MS: What exactly does the Alumni BOD do?
JG: The Alumni Association board is largely advisory, but works closely with the leaders of the college as well as the board of the Foundation. The board sets policy that is designed to build value for all Metro alumni by way of benefits and programs. The board occasionally takes an official position on critical issues that could affect Metro and therefore alumni.

MS: What are some of the most relevant issues facing Metro State’s alumni and how does the Board address those issues?
JG: Increasing the engagement of alumni with other alumni and with what is going on at Metro right now. Delivering services to alumni to build the value of a Metro degree. Any of the pertinent issues with which Metro State is currently engaged also are relevant issues for the Alumni Association.

MS: Is there anything I’m not asking you that you want to share with me? (Or, are there any questions I haven’t asked that you think are important to ask?)
JG: The Metro State Alumni Association is set to soar in a new direction with a dynamic group of dedicated and talented board members along with new staff leadership. The next few years will be fun to watch!

What's up next month? In the December issue of the Roadrunner Review, we sit down with the new Alumni Relations Executive Director Mark Jastorff.

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Monday, November 1, 2010

Career Q&A: Need a job? Join a job support group

A job support group can not only provide you with networking opportunities, but it can also give you the tools you need to successfully find a job. We recently caught up with Metro State Senior Career Counselor Judy White to discuss how alumni benefit from the job support group she facilitates.

Metro State: What are some of the key skills people learn in the Alumni Job Support group?
Judy White: I think the most important thing that I hear from them is that they are getting the info they desperately need to begin to put together a job search process that ultimately will work. They haven’t had the info they need to do that, whether it’s about the skills they need to have, the job search process, companies they need to research, etc. We have been focusing on information sharing.

MS: What are some examples of this information sharing?
JW: One of the most important elements that I find missing in all job searchers is the lack of information gathering skills and therefore the inability to make decisions about what they want to do and where they can make a contribution. So, we teach them how to build a good resume based on what the company is looking for. We also teach them how to identify the growth industries in the marketplace and how to match their information about their skills and strengths with job openings they find.

MS: I also remember you mentioned in a previous Alumni & Friends interview that most companies use key word scanning software when reviewing resumes. This means that your resume must have key words from the actual job announcement in it. The most important Key Word is the job title that the company is using on its web site. This is a ‘weighted’ key word and it carries more importance that the other key words. (Click here to read the article.)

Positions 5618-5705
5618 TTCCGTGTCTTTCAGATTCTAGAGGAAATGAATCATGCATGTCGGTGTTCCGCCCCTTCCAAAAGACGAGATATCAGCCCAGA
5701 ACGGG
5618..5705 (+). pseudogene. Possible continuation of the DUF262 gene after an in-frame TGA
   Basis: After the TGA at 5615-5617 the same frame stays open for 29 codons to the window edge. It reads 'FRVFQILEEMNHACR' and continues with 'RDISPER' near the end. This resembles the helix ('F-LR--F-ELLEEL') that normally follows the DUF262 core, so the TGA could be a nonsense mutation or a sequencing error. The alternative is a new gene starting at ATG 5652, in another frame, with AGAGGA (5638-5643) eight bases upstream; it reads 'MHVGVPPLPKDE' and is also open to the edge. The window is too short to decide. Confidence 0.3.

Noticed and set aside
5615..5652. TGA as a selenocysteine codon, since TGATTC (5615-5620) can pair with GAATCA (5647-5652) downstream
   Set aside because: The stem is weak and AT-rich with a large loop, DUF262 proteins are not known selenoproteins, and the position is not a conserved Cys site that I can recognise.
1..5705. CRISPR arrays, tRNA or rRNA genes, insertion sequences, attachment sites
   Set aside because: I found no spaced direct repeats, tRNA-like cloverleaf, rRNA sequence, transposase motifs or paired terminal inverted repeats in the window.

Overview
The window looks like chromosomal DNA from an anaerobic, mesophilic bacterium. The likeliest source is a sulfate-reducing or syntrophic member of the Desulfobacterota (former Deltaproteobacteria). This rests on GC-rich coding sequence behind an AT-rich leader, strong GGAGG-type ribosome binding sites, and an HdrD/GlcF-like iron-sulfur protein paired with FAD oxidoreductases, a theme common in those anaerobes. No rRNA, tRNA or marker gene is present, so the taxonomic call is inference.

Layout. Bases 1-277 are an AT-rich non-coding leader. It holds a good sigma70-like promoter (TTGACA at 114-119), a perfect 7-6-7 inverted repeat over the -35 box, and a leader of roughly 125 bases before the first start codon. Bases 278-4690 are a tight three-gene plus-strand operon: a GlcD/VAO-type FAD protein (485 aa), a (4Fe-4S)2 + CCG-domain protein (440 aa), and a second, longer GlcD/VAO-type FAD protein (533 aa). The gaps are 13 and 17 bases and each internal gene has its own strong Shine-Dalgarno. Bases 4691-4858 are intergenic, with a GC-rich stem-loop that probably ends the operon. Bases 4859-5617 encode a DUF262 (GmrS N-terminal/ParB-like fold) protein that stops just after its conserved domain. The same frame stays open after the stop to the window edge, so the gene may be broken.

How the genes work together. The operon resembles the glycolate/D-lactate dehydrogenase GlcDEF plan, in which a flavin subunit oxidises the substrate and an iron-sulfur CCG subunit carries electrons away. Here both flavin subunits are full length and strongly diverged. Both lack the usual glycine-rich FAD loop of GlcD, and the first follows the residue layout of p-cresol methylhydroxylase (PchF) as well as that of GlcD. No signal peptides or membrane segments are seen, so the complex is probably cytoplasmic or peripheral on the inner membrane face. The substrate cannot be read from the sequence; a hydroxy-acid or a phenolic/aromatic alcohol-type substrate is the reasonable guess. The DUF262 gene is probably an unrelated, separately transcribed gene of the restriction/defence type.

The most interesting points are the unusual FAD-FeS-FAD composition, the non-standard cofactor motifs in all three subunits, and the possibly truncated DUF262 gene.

JW: Right. And these days not only do you have to tailor your resume to a job opening with specific key words, but you also need to tailor your entire resume to that specific job announcement. You need to convince your potential employer that you have transferable skills that can be utilized to solve that employer’s problems. Your job search is not about you getting a job, but rather about you helping your employer solve problems. And, more often than not, you can find those problems embedded in job announcements on their website.

MS: What are other ways you can find out about the specific needs of a company?
JW: Research industries, companies, economies, and trends in professions that you’ll find through professional associations and journals. Trends in industries can be found in industrial newsletters and by reading the business sections of the local paper. You should read these every day so you become familiar with the key players, and then read the weekly papers. The Denver Business Journal covers our small business marketplace in greater breadth and depth than the Denver Post.

MS: What are some other things you really stress in the group?
JW: Alumni need to know how to work with the current marketplace. Networking has become very important during this economic downturn. A lot of businesses are not posting their jobs on their website, but they are looking for people.

MS: Why aren’t they posting jobs?
JW: Because they don’t have to anymore. One piece of information alumni find interesting and overwhelming is that the Colorado marketplace is 99% small business (companies with fewer than 100 employees). During economic downturns they let go of their Human Resources Departments because those are non-income producing divisions. So small business owners may not be advertising positions (because that takes time and money), but they continue to do their own networking to find valuable people.

MS: What are some of the biggest concerns members of your group have?
JW: The older members are worried about age discrimination, which is a reality. To counteract that, I tell them to focus on their strengths, skills and how they can help the potential employer solve problems. I tell them to say they have more experience than some of the younger applications. I would say that directly in an interview. I recommend people are really direct, but soft. The older members also struggle with how to market themselves; that’s what it’s all about really.